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Religious freedom: sword or shield?

Pride rally - will religious 'freedom' mean a return to discrimination against LGBQTI+ people? Photo: Allison Hore


Is freedom of religion under threat in Australia? Christian lobby groups and conservative media commentators seem to believe it is. Whilst protections already exist for people of faith under sections of the Constitution, federal anti-discrimination laws, state-based human rights acts and anti-discrimination laws, our Pentecostal Christian Prime Minister, Scott Morrison, thinks it’s time for a Religious Discrimination Act.

Morrison believes it would “provide more protections for people because of their religious faith or belief.”

Morrison told ABC TV’s 7:30 program: “Religious freedom is a core pillar of our society and it’s not unreasonable, and I think there are many millions of Australians who would like to see that protected and I intend to follow through on that commitment.”

The Prime Minister’s statements come as Rugby Australia player, Israel Folau, was sacked after repeated comments on social media saying gay people would go to hell. The incident has since become central to the public discourse regarding religious freedom.

But, while the Folau saga has undoubtedly stoked the flames of the debate, it certainly wasn’t what sparked it.

The debate for religious freedom really came into the mainstream in 2017, during the marriage equality plebiscite. Religious groups opposing same-sex marriage focused their arguments around a person’s right to disagree with marriage equality. “It’s okay to say no” was the soundbite of the No campaign.

Flames and sparks

It was the Marriage Equality Plebiscite that sparked the Ruddock Review into Religious Freedom. The Turnbull government requested former Attorney General Philip Ruddock to conduct the review as a result of pressure from conservative factions of the Liberal Party and Christian lobby groups.

And just last year, when the recommendations of the Ruddock Review were leaked, religious freedom was again in the public conscious, this time in terms of a religious school’s right to sack staff in same-sex relationships.

During the review, marriage equality groups and unions called for the end of exemptions in anti-discrimination laws that allowed religious institutions to fire people on the basis of their sexuality. Christian Schools Australia, the Anglican Archdiocese of Sydney and the Catholic Church all supported exemptions, and called for a Religious Freedom Act to strengthen their rights under the law.

“If freedom of religion is to remain a legitimate hallmark of Australian education, then the rights of school communities to operate in accordance with religious beliefs must be upheld,” Christian Schools Australia said in their submission.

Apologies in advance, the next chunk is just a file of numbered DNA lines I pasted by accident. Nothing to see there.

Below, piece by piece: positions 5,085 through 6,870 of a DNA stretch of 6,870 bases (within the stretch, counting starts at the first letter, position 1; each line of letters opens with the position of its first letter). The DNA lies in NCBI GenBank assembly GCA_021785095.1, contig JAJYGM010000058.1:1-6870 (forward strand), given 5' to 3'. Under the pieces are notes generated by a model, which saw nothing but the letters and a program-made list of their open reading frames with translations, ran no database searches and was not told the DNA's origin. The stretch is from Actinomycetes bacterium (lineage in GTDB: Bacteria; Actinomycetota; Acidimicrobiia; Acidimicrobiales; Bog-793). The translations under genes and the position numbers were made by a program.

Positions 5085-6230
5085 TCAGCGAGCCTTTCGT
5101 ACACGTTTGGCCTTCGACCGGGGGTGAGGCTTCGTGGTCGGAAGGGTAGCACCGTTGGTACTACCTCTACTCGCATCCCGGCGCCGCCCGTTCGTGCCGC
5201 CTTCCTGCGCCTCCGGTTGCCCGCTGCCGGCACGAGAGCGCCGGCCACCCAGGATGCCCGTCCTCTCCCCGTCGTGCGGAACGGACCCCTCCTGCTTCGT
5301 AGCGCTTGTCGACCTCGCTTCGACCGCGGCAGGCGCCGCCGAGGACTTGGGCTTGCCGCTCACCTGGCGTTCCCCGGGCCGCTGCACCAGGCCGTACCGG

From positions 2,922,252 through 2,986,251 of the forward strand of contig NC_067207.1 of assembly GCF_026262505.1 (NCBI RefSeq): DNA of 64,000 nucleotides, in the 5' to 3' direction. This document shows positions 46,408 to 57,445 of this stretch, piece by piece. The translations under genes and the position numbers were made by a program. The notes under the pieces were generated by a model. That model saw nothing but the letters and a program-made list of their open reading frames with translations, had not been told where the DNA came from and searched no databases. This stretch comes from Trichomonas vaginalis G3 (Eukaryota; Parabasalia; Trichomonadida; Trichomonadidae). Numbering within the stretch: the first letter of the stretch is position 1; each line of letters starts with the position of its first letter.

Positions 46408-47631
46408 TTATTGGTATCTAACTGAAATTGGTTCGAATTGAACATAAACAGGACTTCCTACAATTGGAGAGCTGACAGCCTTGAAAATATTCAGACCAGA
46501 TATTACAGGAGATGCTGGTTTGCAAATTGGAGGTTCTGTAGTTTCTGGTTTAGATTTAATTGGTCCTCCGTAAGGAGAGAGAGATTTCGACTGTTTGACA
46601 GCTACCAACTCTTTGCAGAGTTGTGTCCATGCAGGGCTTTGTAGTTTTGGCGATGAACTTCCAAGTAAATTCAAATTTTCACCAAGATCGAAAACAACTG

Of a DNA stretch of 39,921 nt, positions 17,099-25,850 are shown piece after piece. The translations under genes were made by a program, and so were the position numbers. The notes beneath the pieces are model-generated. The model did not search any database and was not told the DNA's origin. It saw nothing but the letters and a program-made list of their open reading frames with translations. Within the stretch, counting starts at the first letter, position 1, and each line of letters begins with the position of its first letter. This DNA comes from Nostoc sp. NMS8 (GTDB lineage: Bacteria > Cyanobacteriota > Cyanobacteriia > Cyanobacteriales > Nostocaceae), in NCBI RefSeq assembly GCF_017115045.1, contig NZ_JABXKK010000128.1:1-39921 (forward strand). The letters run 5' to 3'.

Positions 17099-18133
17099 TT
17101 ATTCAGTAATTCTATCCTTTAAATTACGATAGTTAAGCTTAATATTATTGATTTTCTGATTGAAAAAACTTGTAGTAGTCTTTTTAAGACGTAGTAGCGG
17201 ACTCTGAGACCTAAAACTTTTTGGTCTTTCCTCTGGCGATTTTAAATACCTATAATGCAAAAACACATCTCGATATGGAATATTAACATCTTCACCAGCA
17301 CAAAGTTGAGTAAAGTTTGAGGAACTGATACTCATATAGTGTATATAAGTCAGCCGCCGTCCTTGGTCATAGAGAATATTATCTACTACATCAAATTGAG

“This must include the right to choose all staff based on their belief in, and adherence to, the beliefs, tenets and doctrines of the religion concerned.”

Prime Minister Morrison also seemingly supports the rights of religious schools to fire staff or expel students on the basis of their orientation. When asked on 3AW Radio last year about his thoughts on the Law, he responded: “Religious schools should be able to run their schools based on their religious principles.”

But later that day he contradicted this view telling Sky News he was “uncomfortable” with the notion of schools expelling students for their orientation.

“I don’t think if someone’s at a school they should be kicked out because they have a different sexuality to what might be believed to be the appropriate thing by a particular religious group.”

When the question of whether the exemption should be removed was raised in parliament, the decision on how to balance the rights of religious institutions with the rights of LGBTQI+ people was deferred to the Australian Law Reform Commission. Their report is due 2020.

Retaliation or religious protection?

If you’re noticing a trend in the framing of the religious freedom discussion, you’re not alone. Many LGBTQI+ activists have pointed out that the religious freedom debate in Australia is centered around the right to discriminate against or exclude LGBTQI+ people.

Spokesperson for Equality Australia, Lee Carnie, told the Sydney Morning Herald that the proposed Religious Freedom Act was in retaliation for 2017’s successful marriage equality campaign.

“In 2017, the Australian community legitimately and overwhelmingly voted for marriage equality. It’s clear to us that these amendments are payback,” she said.

Over 50 LGBTQI+ advocates, organisations and allies signed a joint statement saying that while they support strengthening protections for people facing discrimination for their religious views – or lack of them – they would not support any legislation that gives religious groups freedom to discriminate.

“We call on the Australian Parliament to introduce laws that appropriately strengthen that shield of protection for people facing discrimination because of their religious beliefs or because they don’t hold religious beliefs,” said the statement.

“Equally, we caution the Australian Parliament against laws that would give some people within society a ‘sword’ to use their beliefs to harm others by cutting through existing anti-discrimination protections.”

The amendments to protect religious freedom are expected to be brought before parliament in the Winter to Spring parliamentary term.






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